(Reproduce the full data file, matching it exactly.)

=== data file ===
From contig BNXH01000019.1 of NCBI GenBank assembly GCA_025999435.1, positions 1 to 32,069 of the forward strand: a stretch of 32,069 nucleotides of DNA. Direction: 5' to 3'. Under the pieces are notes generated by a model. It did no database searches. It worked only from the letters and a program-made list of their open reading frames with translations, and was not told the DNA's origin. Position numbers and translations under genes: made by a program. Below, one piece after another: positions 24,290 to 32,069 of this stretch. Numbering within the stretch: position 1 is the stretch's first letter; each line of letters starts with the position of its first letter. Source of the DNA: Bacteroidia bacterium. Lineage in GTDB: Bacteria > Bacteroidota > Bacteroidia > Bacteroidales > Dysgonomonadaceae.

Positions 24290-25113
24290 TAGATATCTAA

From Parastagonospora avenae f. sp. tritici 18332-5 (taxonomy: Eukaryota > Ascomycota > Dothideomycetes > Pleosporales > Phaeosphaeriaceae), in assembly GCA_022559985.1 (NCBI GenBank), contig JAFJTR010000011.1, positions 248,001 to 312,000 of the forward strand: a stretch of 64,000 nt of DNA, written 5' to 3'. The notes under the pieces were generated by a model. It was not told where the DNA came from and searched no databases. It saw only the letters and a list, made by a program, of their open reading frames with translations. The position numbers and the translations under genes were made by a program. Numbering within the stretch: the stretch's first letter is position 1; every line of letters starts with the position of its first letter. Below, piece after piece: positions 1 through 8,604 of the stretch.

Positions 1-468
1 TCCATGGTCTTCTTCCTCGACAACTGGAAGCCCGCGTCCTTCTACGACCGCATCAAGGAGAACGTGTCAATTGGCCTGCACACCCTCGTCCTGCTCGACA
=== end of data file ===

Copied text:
From contig BNXH01000019.1 of NCBI GenBank assembly GCA_025999435.1, positions 1 to 32,069 of the forward strand: a stretch of 32,069 nucleotides of DNA. Direction: 5' to 3'. Under the pieces are notes generated by a model. It did no database searches. It worked only from the letters and a program-made list of their open reading frames with translations, and was not told the DNA's origin. Position numbers and translations under genes: made by a program. Below, one piece after another: positions 24,290 to 32,069 of this stretch. Numbering within the stretch: position 1 is the stretch's first letter; each line of letters starts with the position of its first letter. Source of the DNA: Bacteroidia bacterium. Lineage in GTDB: Bacteria > Bacteroidota > Bacteroidia > Bacteroidales > Dysgonomonadaceae.

Positions 24290-25113
24290 TAGATATCTAA

From Parastagonospora avenae f. sp. tritici 18332-5 (taxonomy: Eukaryota > Ascomycota > Dothideomycetes > Pleosporales > Phaeosphaeriaceae), in assembly GCA_022559985.1 (NCBI GenBank), contig JAFJTR010000011.1, positions 248,001 to 312,000 of the forward strand: a stretch of 64,000 nt of DNA, written 5' to 3'. The notes under the pieces were generated by a model. It was not told where the DNA came from and searched no databases. It saw only the letters and a list, made by a program, of their open reading frames with translations. The position numbers and the translations under genes were made by a program. Numbering within the stretch: the stretch's first letter is position 1; every line of letters starts with the position of its first letter. Below, piece after piece: positions 1 through 8,604 of the stretch.

Positions 1-468
1 TCCATGGTCTTCTTCCTCGACAACTGGAAGCCCGCGTCCTTCTACGACCGCATCAAGGAGAACGTGTCAATTGGCCTGCACACCCTCGTCCTGCTCGACA